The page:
LG (Mobile) was once one of the most important players in the smartphone business, and one of the companies with the highest market share out there. That hasn't been the case for quite some time now, though, LG's mobile unit is not doing particularly well. Based on the company's report which surfaced back in January, LG Mobile posted only one quarter of profitability since Q1 2015, the company managed to be profitable in Q1 2017 thanks to the LG G6 sales, but two years before that, and since then, it has been facing losses, which is quite disappointing. Since Q1 2015, the company has released quite a few devices, including a couple of its flagship offerings, but despite trying to sway consumers with various different approaches, the company was unable to turn things around and get back to profitability, nor climb the ladder when it comes to market share, as LG was not among the top players for quite some time now.
Now, LG Electronics, as a whole, is doing really well, but our focus here is its mobile unit. According to Statista's info, LG had managed to sell 13.9 million smartphones in the fourth quarter of last year, 55.7 million smartphones in 2017 overall. The company is nowhere near IDC's top 5 smartphone manufacturers in terms of market share or shipments either, as Xiaomi is fifth-placed on that list (based on info for 2017 as a whole), and the company managed to ship 92.4 million smartphones, which is almost twice as much as LG. Now, Samsung, Apple, Huawei, and OPPO, which are the top four smartphone manufacturers according to IDC, shipped more than twice as many smartphones as LG in 2017, 317.3, 215.8, 153.1, and 111.8 million handsets, respectively. So, as you can see, LG is currently standing pretty far away in terms of smartphone sales, while the company's flagship units that got announced in the last couple of years didn't help the company all that much. The LG G4, G5, G6, V10, V20, and V30 did not have a significant impact on the company's sales, at least if we look at LG's shipments as a whole, as we do not have separate info for each of those phones.
Over the years, LG has been trying to get back on the right path, as the company's G, G2, and G3 handsets were quite popular back in the day. Same goes for the company's entry-level and mid-range lineups as well, as sales haven't exactly been great in that regard as well, as China has provided plenty of competition, especially Huawei, Xiaomi, OPPO and Vivo, which are constantly improving their position. So, what went wrong for LG? Is there something the company can do to get back on the right path and avoid HTC's fate? Well, there is always a chance, but LG has to go all-in, make the right moves, and hope that everything goes its way. The company would have to spend quite a bit of cash into the endeavor, and no one guarantees that it will pay off. Truth be told, LG does seem a bit lost at the moment, their LG G7 handset is expected to arrive in the near future, but it will probably land later than usual, as LG Mobile's new CEO ordered a revamp of its design. The company also announced the LG V30S ThinQ handset at MWC 2018, and that phone is almost identical to the LG V30 which was announced last year.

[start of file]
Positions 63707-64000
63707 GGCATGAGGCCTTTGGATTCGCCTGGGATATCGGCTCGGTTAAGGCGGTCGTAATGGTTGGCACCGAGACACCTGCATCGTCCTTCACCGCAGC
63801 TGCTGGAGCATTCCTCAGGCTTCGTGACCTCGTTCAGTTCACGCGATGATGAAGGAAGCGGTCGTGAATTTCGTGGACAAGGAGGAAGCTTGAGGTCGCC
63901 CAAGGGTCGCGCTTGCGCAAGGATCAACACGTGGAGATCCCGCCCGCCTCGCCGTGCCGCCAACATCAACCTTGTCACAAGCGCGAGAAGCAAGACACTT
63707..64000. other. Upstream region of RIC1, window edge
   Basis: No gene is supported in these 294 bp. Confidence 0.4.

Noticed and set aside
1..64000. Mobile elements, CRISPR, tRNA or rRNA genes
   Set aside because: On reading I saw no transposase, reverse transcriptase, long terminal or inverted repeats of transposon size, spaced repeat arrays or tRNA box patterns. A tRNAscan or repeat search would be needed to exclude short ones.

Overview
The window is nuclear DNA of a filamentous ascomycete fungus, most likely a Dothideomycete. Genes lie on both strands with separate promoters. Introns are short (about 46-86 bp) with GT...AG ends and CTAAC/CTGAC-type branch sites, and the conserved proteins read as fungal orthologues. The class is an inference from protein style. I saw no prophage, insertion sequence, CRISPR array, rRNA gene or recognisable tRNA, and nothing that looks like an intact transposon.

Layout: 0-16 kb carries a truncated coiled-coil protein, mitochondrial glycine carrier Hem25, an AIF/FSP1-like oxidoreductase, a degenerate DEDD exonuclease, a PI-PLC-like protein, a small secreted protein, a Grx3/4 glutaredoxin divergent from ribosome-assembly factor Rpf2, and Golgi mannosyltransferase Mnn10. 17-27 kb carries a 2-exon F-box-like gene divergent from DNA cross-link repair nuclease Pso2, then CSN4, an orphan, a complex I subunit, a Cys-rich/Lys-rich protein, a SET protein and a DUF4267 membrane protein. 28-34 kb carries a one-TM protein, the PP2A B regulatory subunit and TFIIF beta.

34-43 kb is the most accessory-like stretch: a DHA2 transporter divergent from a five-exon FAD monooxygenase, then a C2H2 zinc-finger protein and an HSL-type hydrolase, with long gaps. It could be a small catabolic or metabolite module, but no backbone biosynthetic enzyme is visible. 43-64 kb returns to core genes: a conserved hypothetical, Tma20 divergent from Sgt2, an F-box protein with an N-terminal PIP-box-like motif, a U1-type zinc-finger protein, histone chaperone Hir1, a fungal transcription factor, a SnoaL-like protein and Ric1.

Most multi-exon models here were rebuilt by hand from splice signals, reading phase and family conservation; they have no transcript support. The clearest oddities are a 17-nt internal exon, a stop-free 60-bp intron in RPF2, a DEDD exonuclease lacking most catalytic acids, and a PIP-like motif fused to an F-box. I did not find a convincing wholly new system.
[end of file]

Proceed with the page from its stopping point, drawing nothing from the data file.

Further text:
So, where did LG make the wrong turn? It's hard to say, but a combination of competition from China, Samsung's right moves, poor marketing, and a lack of right ideas over the years definitely hurt the company. On top of all that, LG's smartphones don't really have the best reputation in some circles, as they are well-known for their mainboard and bootloop issues, at least some previous phones had such issues. I have personally experienced some of those problems, as both my LG G3 and LG Nexus 5X died issues with the mainboard, the G3 at a 2-year mark, while the LG Nexus 5X's mainboard called it quits after about 15 months. My colleague and a childhood friend had similar issues, one with the mainboard, the other with the display, in both cases I'm referring to Nexus 5X units. So, all in all, LG has had its issues, and if on top of all that, we add the company's UI, things are definitely not looking good for LG. LG's UI is a lot better than it was before, but it's still not as buttery smooth as it should be, though truth be said, many would say the same for Samsung's Experience UI. In any case, the point is, LG has to improve in a number of ways if it wants to get back in the game, for starters, it needs to pour a lot of cash in marketing, offer innovative features and phones to users, and try to keep up with other OEMs when it comes to releasing top-of-the-line handsets. Same actually goes for the company's entry-level and mid-range lineups, as the competition offers better-specced phones at lower prices.
The LG G5 was a completely wrong turn for LG, while the company completely changed things with the LG G6, a phone which was actually praised by some. The LG V30 is a nice-looking smartphone, but it resembles the competition quite a bit, and even though it offers top-of-the-line cameras, many would argue it came too late, as it took LG quite some time to release it after it was announced. Speaking of too late, the same goes for LG G6, the phone did arrive in time, but with a wrong SoC, it shipped with the Snapdragon 821, when the Snapdragon 835 was already available in the market, and already grabbed by LG's competition. All in all, it remains to be seen what will the LG G7 bring to the table, same goes for the LG V40, or whatever LG ends up naming those two handsets this year. Also, we'll see if LG will make any changes as far as its marketing is concerned, and also its more affordable handsets, as changes are necessary throughout the company's lineup.